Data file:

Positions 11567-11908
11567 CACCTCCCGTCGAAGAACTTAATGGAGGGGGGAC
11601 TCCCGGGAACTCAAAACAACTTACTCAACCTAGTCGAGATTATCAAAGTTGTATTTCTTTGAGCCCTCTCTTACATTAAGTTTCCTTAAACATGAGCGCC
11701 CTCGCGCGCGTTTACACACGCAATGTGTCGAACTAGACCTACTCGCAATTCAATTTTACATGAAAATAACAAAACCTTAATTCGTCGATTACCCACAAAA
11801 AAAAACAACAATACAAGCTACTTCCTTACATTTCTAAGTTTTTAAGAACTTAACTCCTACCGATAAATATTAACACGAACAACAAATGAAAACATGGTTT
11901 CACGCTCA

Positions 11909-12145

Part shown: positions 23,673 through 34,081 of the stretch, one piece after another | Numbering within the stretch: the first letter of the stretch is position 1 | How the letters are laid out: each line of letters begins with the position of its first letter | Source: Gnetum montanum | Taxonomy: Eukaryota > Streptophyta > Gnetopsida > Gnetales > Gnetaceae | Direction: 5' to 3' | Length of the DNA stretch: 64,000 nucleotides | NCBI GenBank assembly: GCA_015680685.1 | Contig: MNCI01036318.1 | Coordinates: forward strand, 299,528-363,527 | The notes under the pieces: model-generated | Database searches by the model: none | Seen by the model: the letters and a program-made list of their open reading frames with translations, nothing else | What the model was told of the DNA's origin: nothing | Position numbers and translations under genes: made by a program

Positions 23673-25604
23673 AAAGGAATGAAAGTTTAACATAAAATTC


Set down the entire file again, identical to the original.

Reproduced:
Positions 11567-11908
11567 CACCTCCCGTCGAAGAACTTAATGGAGGGGGGAC
11601 TCCCGGGAACTCAAAACAACTTACTCAACCTAGTCGAGATTATCAAAGTTGTATTTCTTTGAGCCCTCTCTTACATTAAGTTTCCTTAAACATGAGCGCC
11701 CTCGCGCGCGTTTACACACGCAATGTGTCGAACTAGACCTACTCGCAATTCAATTTTACATGAAAATAACAAAACCTTAATTCGTCGATTACCCACAAAA
11801 AAAAACAACAATACAAGCTACTTCCTTACATTTCTAAGTTTTTAAGAACTTAACTCCTACCGATAAATATTAACACGAACAACAAATGAAAACATGGTTT
11901 CACGCTCA

Positions 11909-12145

Part shown: positions 23,673 through 34,081 of the stretch, one piece after another | Numbering within the stretch: the first letter of the stretch is position 1 | How the letters are laid out: each line of letters begins with the position of its first letter | Source: Gnetum montanum | Taxonomy: Eukaryota > Streptophyta > Gnetopsida > Gnetales > Gnetaceae | Direction: 5' to 3' | Length of the DNA stretch: 64,000 nucleotides | NCBI GenBank assembly: GCA_015680685.1 | Contig: MNCI01036318.1 | Coordinates: forward strand, 299,528-363,527 | The notes under the pieces: model-generated | Database searches by the model: none | Seen by the model: the letters and a program-made list of their open reading frames with translations, nothing else | What the model was told of the DNA's origin: nothing | Position numbers and translations under genes: made by a program

Positions 23673-25604
23673 AAAGGAATGAAAGTTTAACATAAAATTC